Speeding, punishment, and recidivism - evidence from a regression discontinuity design

Gehrsitz, Markus (2017) Speeding, punishment, and recidivism - evidence from a regression discontinuity design. Journal of Law and Economics, 60 (3). pp. 497-528. ISSN 1537-5285

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    Abstract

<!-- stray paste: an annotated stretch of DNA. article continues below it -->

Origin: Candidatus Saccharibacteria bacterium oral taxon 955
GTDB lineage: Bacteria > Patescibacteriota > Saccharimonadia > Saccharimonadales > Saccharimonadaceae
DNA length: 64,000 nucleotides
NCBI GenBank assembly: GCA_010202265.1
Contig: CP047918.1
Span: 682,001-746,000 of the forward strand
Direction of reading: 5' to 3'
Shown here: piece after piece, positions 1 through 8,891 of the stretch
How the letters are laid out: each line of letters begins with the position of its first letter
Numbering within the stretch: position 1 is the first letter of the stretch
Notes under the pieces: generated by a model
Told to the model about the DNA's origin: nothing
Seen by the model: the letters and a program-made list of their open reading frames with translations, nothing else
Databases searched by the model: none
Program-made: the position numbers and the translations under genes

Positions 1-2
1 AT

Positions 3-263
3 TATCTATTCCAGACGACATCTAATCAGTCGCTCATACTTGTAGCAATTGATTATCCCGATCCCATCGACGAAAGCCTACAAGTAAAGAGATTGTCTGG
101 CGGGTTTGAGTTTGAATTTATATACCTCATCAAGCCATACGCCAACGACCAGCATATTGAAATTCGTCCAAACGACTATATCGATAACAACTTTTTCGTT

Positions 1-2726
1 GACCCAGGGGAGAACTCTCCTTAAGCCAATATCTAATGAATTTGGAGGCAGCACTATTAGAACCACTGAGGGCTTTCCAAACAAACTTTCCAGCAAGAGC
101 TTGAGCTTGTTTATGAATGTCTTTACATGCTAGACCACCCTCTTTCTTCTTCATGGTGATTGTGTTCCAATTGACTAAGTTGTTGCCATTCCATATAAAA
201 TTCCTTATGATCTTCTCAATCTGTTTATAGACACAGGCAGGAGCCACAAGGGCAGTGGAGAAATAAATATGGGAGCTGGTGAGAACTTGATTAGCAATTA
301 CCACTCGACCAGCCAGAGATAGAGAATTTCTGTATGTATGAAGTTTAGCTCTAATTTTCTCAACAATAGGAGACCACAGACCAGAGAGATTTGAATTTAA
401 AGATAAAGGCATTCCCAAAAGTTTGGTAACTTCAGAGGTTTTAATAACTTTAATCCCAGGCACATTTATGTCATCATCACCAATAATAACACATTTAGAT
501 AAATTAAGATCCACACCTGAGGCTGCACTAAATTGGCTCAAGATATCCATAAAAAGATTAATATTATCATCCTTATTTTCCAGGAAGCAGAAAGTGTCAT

This paper estimates the effects of temporary driver's license suspensions on driving behavior. A little known rule in the German traffic penalty catalogue maintains that drivers who commit a series of speeding transgressions within 365 days should have their license suspended for one month. My regression discontinuity design exploits the quasi-random assignment of license suspensions caused by the 365-days cut-off and shows that 1-month license suspensions lower the probability of recidivating within a year by 20 percent. This is largely a specific deterrence effect driven by the punishment itself and not by incapacitation, information asymmetries, or the threat of stiffer future penalties.